zcc +zx -vn -SO3 -clib=sdcc_iy -startup=31 --max-allocs-per-node200000 sp1_ex1.c gr_window.asm heap.asm -o sp1_ex1

The managed screen size is reduced and the program has an extra 2560 bytes available. A screenshot can be seen at the top of this page.

The size of the display surface is not the only place where memory can be reclaimed from SP1. There are two other very large items at the top of the memory map:

; f200 - ffff     SP1.LIB  horizontal rotation tables
; f000 - f1ff     SP1.LIB  tile array

The horizontal rotation tables occupy 3584 bytes. These are table lookups used to quickly shift sprite graphics data so that they can be placed with pixel precision on the screen. The table consists of seven parts each 512 bytes in size corresponding to lookups for sprites shifted right by 1-, 2-, 3-, …, -7 pixels. Address range f200-f3ff will be the 1-pixel lookup, f400-f5ff will be the 2-pixel lookup and so on up to fe00-ffff for the 7-pixel lookup.

What would happen if sprites were only moved to even pixel locations horizontally? (Vertical pixel placement is unaffected by the rotation tables). All the odd pixel lookups would go unused. This would correspond to address ranges f200-f3ff (1-pixel), f600-f7ff (3-pixel), fa00-fbff (5-pixel) and fe00-ffff (7-pixel). In other words those parts of the table become available for other things, corresponding to a memory space of 4*512 = 2048 bytes. Be aware that the sp1_Initialize() call with SP1_IFLAG_MAKE_ROTTBL flag indicated will create those tables including any unused ones so programs should only use that memory after SP1 is initialized.

The other large segment is the tile array. The tile array holds pointers to the 8-byte UDG definition corresponding to character codes 0-255. If your program doesn't use 256 tiles then some of the tile array is unused. The tile array is actually two 256-byte tables with the LSB of the tile's UDG address stored in the first table and the MSB of the tile's UDG address stored in the second table.

SP1_EX1_BONUS.C

Be sure the sp1 library configuration is back to defaults (copy from the backup file, rebuild the library with Winmake)

File: “sp1_ex1_bonus.c”

// By szeliga @ worldofspectrum.org forums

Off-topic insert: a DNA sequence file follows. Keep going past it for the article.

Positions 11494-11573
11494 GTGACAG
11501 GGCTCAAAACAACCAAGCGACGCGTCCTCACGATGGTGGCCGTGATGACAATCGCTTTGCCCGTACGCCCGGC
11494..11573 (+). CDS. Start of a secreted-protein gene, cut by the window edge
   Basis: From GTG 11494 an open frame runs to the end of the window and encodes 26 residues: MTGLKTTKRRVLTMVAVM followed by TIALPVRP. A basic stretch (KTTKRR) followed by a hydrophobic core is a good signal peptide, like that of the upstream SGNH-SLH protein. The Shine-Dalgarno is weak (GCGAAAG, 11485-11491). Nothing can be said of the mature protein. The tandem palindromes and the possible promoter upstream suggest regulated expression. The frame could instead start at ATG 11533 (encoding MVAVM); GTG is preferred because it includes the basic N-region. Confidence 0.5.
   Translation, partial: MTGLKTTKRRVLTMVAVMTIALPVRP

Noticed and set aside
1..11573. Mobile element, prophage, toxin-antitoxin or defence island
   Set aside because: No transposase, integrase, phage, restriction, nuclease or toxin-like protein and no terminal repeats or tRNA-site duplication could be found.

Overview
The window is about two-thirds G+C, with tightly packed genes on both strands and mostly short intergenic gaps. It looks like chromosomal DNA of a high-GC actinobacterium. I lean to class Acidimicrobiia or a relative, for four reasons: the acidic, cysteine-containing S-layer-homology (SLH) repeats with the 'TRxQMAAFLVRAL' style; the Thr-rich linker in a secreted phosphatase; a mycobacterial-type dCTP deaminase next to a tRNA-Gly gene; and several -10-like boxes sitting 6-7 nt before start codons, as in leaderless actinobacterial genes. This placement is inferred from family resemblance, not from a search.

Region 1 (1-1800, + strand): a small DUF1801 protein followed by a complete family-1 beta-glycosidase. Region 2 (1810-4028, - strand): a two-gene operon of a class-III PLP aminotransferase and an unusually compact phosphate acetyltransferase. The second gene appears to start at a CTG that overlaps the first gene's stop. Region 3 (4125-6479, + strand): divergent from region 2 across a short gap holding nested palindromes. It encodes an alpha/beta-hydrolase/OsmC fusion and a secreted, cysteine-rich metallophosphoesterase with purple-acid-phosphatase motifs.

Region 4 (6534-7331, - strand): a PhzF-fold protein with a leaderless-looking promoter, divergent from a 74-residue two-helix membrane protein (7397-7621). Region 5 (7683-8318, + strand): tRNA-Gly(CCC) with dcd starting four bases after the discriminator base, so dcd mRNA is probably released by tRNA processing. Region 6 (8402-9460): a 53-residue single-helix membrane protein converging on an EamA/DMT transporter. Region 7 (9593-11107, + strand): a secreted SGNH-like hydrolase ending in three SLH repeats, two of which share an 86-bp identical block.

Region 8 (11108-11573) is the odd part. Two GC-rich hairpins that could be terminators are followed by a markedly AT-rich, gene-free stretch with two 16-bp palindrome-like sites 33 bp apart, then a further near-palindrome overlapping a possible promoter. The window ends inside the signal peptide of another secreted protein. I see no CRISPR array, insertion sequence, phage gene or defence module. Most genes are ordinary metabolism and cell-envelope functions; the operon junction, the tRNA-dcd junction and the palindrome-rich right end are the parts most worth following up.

// zcc +zx -vn -clib=new -startup=31 sp1_ex1_bonus.c graphics.asm collision.asm -o sp1_ex1_bonus
// zcc +zx -vn -SO3 -clib=sdcc_ix -startup=31 --max-allocs-per-node200000 sp1_ex1_bonus.c graphics.asm collision.asm -o sp1_ex1_bonus
// zcc +zx -vn -SO3 -clib=sdcc_iy -startup=31 --max-allocs-per-node200000 sp1_ex1_bonus.c graphics.asm collision.asm -o sp1_ex1_bonus
 
#include <arch/zx/sp1.h>
#include <arch/zx.h>
#include <input.h>
#include <sound.h>
#include <stdlib.h>
 
#pragma output REGISTER_SP           = 53248     // place stack at $d000 at startup
 
#pragma output CRT_ENABLE_RESTART    = 1         // not returning to basic
#pragma output CRT_ENABLE_CLOSE      = 0         // do not close files on exit
 
#pragma output CLIB_EXIT_STACK_SIZE  = 0         // no exit stack
 
#pragma output CLIB_MALLOC_HEAP_SIZE = 5000      // malloc heap size (not sure what is needed exactly)
#pragma output CLIB_STDIO_HEAP_SIZE  = 0         // no memory needed to create file descriptors
 
#pragma output CLIB_FOPEN_MAX        = -1        // no allocated FILE structures, -1 for no file lists too
#pragma output CLIB_OPEN_MAX         = 0         // no fd table
 
 
#define MAX_SPRITES  10
#define DEAD_SPRITE  100
 
#ifdef __SDCC
extern int sp1_TestCollision(struct sp1_ss *s1, struct sp1_ss *s2, unsigned int tolerance) __z88dk_callee;
#endif
 
#ifdef __SCCZ80
extern int __CALLEE__ sp1_TestCollision(struct sp1_ss *s1, struct sp1_ss *s2, unsigned int tolerance);
#endif
 
// Clipping Rectangle for Sprites
 
struct sp1_Rect cr = {0, 0, 32, 24};            // rectangle covering the full screen